Chinese Hamster Ovary cells
|Cell culture techniques have become vital to the study of animal cell
structure, function and differentiation. Cell culture techniques are also
important for the production of many important
biological materials such as vaccines, enzymes, hormones, antibodies,
interferons and nucleic acids. The majority of animal cells are
anchorage-dependent and require attachment to a surface for their survival and
For large-scale production an extensive surface is
necessary for cell growth. Previously, the most popular methods for providing
this surface involved multiple glass or plastic bottles. The surfaces available
for growth were only those of the inside of the bottles. Such
systems are labor intensive and require both a large amount of space and
specific equipment handling. A further disadvantage in the bottle technique is the variation that can
arise between different bottles within a batch since it is not practical to control
pH, for example, in every bottle.
Finally, the risk for contamination increases as the number of units to handle increases.
Principles of micocarrier cell culture
In 1967 Van Wezel describes the use of small particles (0.2 mm), microcarriers, for
the growth of anchorage-dependent cells. These microcarriers are
suspended in the culture medium by gentle agitation and a
homogeneous environment is obtained. The scale-up is done by increasing the
fermentor volume. The culture environment is easily controlled. Since the cells are located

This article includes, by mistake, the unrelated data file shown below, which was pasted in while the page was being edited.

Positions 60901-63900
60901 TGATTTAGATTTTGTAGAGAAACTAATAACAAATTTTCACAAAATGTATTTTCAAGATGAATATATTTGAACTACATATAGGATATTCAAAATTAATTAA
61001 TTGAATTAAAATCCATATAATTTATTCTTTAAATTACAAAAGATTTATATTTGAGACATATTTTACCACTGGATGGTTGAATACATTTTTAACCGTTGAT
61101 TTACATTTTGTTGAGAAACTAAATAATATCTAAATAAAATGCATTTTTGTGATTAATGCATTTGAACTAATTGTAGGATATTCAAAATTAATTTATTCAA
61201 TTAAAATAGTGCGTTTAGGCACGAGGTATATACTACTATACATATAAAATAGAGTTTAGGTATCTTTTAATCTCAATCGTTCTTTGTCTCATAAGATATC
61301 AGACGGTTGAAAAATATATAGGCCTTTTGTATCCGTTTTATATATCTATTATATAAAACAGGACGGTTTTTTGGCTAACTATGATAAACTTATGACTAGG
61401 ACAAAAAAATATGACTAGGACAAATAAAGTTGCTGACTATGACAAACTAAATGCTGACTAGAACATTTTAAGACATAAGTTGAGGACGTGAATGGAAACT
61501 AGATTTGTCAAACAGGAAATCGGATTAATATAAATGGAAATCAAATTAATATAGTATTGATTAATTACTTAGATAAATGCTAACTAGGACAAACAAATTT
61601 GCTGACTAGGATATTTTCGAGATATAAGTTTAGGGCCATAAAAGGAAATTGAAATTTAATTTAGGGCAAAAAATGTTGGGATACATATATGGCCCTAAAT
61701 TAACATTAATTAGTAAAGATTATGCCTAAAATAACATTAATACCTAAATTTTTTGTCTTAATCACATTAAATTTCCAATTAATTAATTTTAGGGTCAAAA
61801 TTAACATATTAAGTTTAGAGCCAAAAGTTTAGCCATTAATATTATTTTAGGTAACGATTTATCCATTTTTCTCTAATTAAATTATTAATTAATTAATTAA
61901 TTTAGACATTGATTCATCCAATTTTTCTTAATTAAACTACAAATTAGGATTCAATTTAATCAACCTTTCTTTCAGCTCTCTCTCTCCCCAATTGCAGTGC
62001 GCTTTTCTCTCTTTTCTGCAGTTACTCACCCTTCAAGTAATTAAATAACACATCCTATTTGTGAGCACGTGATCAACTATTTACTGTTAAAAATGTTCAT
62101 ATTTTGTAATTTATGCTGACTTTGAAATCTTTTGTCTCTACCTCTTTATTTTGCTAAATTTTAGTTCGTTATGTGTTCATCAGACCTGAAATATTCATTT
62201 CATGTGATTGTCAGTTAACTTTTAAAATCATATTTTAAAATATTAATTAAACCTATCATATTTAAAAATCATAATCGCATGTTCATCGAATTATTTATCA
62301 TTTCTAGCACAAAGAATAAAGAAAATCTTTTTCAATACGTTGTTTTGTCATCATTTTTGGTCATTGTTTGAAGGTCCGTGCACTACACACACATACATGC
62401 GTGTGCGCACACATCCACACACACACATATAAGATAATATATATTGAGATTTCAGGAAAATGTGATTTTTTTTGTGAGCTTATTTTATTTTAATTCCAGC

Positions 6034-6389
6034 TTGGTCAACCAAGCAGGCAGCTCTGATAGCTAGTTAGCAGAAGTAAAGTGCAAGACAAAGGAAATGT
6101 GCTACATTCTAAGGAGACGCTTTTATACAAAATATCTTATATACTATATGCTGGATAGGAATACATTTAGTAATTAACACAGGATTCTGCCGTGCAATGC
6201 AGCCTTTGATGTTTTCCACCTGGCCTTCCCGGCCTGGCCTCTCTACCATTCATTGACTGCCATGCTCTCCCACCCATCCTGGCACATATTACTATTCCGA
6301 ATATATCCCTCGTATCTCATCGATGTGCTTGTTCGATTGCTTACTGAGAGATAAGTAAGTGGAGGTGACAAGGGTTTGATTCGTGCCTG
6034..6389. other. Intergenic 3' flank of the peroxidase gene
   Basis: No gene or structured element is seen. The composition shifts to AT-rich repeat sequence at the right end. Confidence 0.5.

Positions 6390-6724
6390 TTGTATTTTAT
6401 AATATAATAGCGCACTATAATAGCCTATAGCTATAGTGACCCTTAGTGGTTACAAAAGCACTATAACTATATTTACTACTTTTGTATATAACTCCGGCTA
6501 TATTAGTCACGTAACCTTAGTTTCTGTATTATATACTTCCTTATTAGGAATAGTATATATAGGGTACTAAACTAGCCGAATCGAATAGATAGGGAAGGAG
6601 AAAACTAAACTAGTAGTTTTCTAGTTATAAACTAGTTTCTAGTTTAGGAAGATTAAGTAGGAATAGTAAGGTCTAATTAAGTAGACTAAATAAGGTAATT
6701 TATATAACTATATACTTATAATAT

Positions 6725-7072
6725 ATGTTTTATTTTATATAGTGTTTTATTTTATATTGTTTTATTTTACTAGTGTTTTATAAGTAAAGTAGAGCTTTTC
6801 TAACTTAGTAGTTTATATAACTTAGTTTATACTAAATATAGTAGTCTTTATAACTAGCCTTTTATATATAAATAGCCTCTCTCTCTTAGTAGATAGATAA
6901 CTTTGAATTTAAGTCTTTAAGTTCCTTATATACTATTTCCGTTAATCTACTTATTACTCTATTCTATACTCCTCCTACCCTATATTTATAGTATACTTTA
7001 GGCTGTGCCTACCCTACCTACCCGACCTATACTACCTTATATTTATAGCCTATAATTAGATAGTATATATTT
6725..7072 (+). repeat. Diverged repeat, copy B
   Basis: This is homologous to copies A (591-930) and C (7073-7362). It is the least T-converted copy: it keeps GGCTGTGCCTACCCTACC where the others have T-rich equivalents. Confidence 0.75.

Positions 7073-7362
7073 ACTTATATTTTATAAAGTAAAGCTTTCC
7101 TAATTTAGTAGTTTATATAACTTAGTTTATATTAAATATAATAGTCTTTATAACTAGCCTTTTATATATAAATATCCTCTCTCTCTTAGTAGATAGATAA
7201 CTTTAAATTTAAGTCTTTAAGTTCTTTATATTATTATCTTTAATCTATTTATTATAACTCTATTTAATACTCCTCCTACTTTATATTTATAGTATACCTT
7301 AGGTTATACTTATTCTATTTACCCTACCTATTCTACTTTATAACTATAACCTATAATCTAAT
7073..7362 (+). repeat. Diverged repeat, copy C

on the surface they are subjected to mechanical stress. The physical
characteristics of solid beads limit the number of cell doublings that can
be obtained in each culture step. At the start, each bead has to be
inoculated with 5-10 cells and cell growth terminates when cells make contact
with each other, usually at a cell number of 200-300 cells on each bead.
At this time the cells are released from the carriers and collected for
inoculation in a larger fermentor. This release is usually made with an
enzyme attacking cell surfaces. Cell harvesting is thus a delicate balance
between release and cell death.
These factors have
resulted in limited success when used in large-scale systems.
Cleaved macroporous microcarrier
beads, in which the anchorage-dependent cells have the possibility
to utilize the interior surface, substantially reduce the
problems associated with the culture of these cells. Microcarriers have been manufactured from different synthetic
materials including dextran, polyacrylamide and polystyren. Cell
attachment to these charged microcarriers are mediated by ionic
Cells will also attach to gelatin,
but through a different mechanism: a protein, fibronektin, has a
biospecific binding to gelatin and as the cells has an affinity to
this protein they will attach to microcarriers of gelatin. A
further advantage is the susceptibility of gelatin to proteolytic enzymes. Cells may thus be released with almost 100% viability by
dissolution of the matrix with trypsin.